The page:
Largest M.S. in Business Analytics Cohort Kicks Off in San Francisco
Four-day orientation kicks off one-year program
It’s amazing to be surrounded by and having the opportunity to meet and work with 95 bright and ambitious classmates—the largest cohort yet of the UC Davis Master of Science in Business Analytics program.
We came from around the world, and now we all start in the same place—the 2019 MSBA orientation in San Francisco. The four-day event kicked off with an interactive session with four UC Davis MSBA alums and a guest executive from LinkedIn.
Here are my key takeaways from the panel discussion.
ALUMS SHARE ADVICE
Dane Hamlett MSBA 18 is a senior business analytics leader at Adobe, and he managed to balance work and school while in the UC Davis, making for a hectic schedule.
He stressed the importance for the art of storytelling, specifically how to put forward your ideas in a clear, concise and engaging way. On the technical front, he emphasized that the domain specific language SQL serves as the backbone of any analytics endeavor.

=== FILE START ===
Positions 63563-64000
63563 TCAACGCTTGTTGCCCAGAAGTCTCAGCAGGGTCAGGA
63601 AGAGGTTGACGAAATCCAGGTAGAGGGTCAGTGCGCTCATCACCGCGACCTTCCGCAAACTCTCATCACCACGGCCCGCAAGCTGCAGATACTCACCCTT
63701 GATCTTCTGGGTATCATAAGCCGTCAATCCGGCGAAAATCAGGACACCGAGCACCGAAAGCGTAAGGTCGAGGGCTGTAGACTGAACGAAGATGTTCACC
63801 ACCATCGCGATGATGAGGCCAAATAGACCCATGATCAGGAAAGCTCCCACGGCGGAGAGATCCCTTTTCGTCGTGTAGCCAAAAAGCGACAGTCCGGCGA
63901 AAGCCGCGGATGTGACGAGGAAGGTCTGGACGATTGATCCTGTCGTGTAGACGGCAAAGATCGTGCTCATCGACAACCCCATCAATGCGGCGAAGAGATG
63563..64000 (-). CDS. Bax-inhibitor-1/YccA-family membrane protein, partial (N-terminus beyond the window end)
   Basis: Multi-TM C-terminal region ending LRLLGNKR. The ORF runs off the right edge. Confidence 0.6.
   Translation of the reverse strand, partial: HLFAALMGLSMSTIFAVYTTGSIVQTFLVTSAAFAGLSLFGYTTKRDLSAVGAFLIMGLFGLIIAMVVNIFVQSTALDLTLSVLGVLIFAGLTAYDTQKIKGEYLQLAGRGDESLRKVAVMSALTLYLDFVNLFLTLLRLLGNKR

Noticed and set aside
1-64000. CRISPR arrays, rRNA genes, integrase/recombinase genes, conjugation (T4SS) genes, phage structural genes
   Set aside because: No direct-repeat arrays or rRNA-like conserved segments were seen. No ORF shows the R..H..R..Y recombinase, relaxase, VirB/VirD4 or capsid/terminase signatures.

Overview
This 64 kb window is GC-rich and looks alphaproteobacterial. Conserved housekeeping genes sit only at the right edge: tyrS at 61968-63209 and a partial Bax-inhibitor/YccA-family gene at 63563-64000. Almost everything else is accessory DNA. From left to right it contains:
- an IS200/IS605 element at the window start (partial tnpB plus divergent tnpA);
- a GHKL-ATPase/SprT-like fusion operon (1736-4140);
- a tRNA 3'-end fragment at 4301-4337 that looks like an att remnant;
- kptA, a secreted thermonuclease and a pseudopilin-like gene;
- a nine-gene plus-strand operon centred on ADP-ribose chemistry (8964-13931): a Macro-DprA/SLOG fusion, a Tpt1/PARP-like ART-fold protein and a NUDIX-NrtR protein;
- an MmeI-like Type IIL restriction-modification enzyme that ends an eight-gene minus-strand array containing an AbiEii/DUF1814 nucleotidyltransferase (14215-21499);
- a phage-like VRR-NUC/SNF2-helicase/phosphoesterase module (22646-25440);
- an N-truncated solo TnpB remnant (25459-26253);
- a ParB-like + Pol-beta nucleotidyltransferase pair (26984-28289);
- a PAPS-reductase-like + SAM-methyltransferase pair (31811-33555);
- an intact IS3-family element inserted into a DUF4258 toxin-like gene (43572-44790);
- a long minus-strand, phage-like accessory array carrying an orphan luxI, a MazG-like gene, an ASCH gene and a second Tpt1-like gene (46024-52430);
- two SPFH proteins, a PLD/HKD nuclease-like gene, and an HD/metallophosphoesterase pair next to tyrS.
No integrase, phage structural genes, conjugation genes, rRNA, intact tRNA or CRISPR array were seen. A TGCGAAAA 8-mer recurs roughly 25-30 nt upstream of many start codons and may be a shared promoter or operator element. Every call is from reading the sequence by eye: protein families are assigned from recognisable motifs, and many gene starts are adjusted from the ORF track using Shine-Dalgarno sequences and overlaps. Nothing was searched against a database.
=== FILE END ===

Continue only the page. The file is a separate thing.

Also on the panel was Elaine Ma MSBA 19, who is in product analytics at AdRoll. She shared the importance of developing our interpersonal skills. She noted that improving our presentation skills can help maximize our impact and share our results in a meaningful way. This was powerful to hear and it’s something I look forward to working on.
Another alum of the charter class, Mei Yang MSBA 18, who is now at Google, shared about her career search strategy and approach. She offered valuable advice on the importance of getting certifications in AWS or GCP to help you stand out from the crowd of applicants. We also got a brilliant picture of what to expect going into the year ahead as she shared her practicum experience and what to look for in class.